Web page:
The Morning Report
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When San Diego Unified laid out its plan for massive budget reductions last spring, parents of students with disabilities were worried the cuts would hit their children the hardest.
Indeed, the start to the year has been rocky in many special education classrooms, reports VOSD’s Maya Srikrishnan, mainly due to special education staffing shortages.
The district has used interns to teach some special education classes and even asked parents to help fill aide positions. One administrator said in a survey that he or she had to call 911 twice in two weeks because of a shortage of nurses and aides.
“The stress and strain of having to take on so many roles as an administrator and to overcome so many support services being cut (both on site and at Central Office) make doing this job virtually impossible to do well and to give the students the support they deserve,” the administrator wrote.
District officials say they’ve done everything they can to ensure the cuts and other shifts don’t impact services to students. Some of the issues parents and administrators have brought up have been caused by a different transition: the consolidation of some special education classrooms in the district.
And many of the problems are systemic to special education and not related to the budget cuts, Deann Ragsdale, the district’s executive director of special education, told Srikrishnan.
“That is a profession with a huge turnover,” Ragsdale said. “We have a shortage. We have vacancies and we are recruiting.”
To the extent there are always staff shortages within special education, one parent advocate told Srikrishnan, “but I do maintain that we are experiencing it at a different level this year.”
Hepatitis A and San Diego’s Housing Crisis
As hepatitis A continues to spread throughout the San Diego region, so do rumors and misconceptions about the disease.
In a new video explainer, VOSD’s Lisa Halverstadt and Adriana Heldiz break down some of the myths surrounding the outbreak.
For instance; can someone get infected with hepatitis A if they simply touch someone who’s homeless? Nope, probably not. While it is true that the homeless community has been impacted the hardest by hepatitis A, the virus only spreads when someone orally ingests trace amounts of fecal matter from someone who’s already infected.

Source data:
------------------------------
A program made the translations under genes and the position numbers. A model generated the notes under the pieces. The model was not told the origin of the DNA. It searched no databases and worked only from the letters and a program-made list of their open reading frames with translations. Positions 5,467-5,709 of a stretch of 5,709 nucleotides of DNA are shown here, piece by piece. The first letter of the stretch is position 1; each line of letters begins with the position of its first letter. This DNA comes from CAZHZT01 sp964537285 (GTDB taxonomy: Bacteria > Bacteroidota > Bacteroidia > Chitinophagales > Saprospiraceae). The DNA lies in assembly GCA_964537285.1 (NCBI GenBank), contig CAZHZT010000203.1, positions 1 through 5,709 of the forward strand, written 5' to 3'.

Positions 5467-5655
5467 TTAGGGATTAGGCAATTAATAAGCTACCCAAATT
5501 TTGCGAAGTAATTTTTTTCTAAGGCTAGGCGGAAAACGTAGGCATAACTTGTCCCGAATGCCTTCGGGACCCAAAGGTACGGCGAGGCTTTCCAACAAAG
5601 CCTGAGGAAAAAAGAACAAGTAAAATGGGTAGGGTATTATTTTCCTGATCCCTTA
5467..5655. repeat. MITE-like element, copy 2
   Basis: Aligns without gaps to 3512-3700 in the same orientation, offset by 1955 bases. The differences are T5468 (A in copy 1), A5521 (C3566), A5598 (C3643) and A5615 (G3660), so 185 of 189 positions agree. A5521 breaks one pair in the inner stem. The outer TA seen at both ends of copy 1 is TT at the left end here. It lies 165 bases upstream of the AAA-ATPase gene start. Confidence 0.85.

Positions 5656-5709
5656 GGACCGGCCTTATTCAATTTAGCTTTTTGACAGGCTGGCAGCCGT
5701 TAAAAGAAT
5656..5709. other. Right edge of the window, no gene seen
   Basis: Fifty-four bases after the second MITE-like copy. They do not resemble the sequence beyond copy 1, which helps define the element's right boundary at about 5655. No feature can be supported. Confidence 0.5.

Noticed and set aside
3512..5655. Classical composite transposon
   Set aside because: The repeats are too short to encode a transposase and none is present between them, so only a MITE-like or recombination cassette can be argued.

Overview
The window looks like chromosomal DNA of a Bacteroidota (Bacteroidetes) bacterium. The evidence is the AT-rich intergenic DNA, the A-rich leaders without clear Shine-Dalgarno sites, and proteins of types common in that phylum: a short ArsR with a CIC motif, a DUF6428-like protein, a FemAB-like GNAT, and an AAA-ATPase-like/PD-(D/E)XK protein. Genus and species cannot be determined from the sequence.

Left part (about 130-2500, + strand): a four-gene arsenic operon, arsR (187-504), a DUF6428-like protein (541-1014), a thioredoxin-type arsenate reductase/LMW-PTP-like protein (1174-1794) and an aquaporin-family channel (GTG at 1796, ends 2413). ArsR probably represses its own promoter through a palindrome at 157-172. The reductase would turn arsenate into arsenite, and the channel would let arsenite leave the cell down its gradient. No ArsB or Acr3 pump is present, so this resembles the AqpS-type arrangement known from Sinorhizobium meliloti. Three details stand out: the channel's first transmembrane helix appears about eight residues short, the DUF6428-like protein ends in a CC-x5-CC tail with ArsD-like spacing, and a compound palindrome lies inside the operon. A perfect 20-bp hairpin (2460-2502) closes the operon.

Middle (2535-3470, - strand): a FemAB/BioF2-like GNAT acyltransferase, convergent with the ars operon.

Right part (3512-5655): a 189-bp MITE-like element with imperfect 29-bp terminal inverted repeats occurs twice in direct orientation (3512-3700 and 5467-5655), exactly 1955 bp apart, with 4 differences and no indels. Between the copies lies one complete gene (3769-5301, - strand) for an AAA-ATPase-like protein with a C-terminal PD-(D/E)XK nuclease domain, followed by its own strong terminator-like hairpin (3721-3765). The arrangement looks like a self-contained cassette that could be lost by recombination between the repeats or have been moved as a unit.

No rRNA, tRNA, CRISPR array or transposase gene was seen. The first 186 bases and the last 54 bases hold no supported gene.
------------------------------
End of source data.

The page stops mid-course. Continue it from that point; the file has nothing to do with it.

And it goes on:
Other myths busted in the video include the worry that children are more vulnerable than adults, that sewage from the Tijuana River is spreading the disease and more.
• In VOSD’s North County Report, Ruarri Serpa rounds up the ways in which some North County cities are responding to the hepatitis A crisis. Also in the report: A status update on a controversial development project at the Escondido Country Club, new problems at Poway Unified School District and more.
• The Washington Post dropped in on San Diego to report on the hepatitis A outbreak. The story broadly blames California’s housing shortage for the problem, which has caused homeless populations to swell.
As KPBS’s Megan Burks pointed out on Twitter, the article also includes an interview with an employed San Diego woman who became homeless after her government-subsidized rental didn’t pass inspection. As we’ve reported, just because San Diegans qualify for subsidized housing, doesn’t mean they’ll easily find a place to live.
• Could the “tiny home” movement help solve San Diego’s housing shortage? These people think so. (KPBS)
Tweaking the Affordable Housing Fee
Councilman Chris Ward wants to change a city rule requiring developers to set aside 10 percent of new residential development projects for low-income residents.
If developers don’t build the affordable units, they can instead pay a fee to the city. That money is then used by the San Diego Housing Commission to try to spur affordable housing projects.
As the Union-Tribune reports, Ward is calling for five tweaks to the city ordinance, including one that would encourage more developers to actually build affordable units in their projects rather than paying the opt-out fee. The Housing Commission has struggled to use the $95 million in fees it’s collected and “has failed to reach its rental housing targets in each of the past five fiscal years.”
Quick News Hits
• San Diego’s new North American Soccer League team announced Wednesday it will build at 10,000-seat soccer stadium in Oceanside. Club reps said the facility should be done by next summer. (NBC 7)
• Those pricey emergency ambulance rides to the hospital will soon cost San Diegans even more than they already do. The City Council approved changes to its contract with a paramedic company that will result in increased costs for ambulance rides.
• City officials announced Wednesday that San Diego is ahead of schedule in reducing greenhouse gas emissions. Reducing emissions is central to the city’s Climate Action Plan, which seeks to cut greenhouse gas emissions in half by 2035. (10 News)
• San Diego Mayor Kevin Faulconer met privately with Laurene Jobs, the widow of Apple co-founder Steve Jobs, a day after President Donald Trump ordered an end to DACA, the Deferred Action for Childhood Arrivals program that protects immigrants brought illegally to the United States as children. (Union-Tribune)
• With an wildly wacky photo illustration leading things off, CityBeat’s John Lamb uses his weekly column to dive deep into the significance behind interim DA Summer Stephan’s decision to recuse herself from the City Councilman Chris Cate SoccerCity memo drama. Our VOSD Podcasts hosts talked about the same topic last week.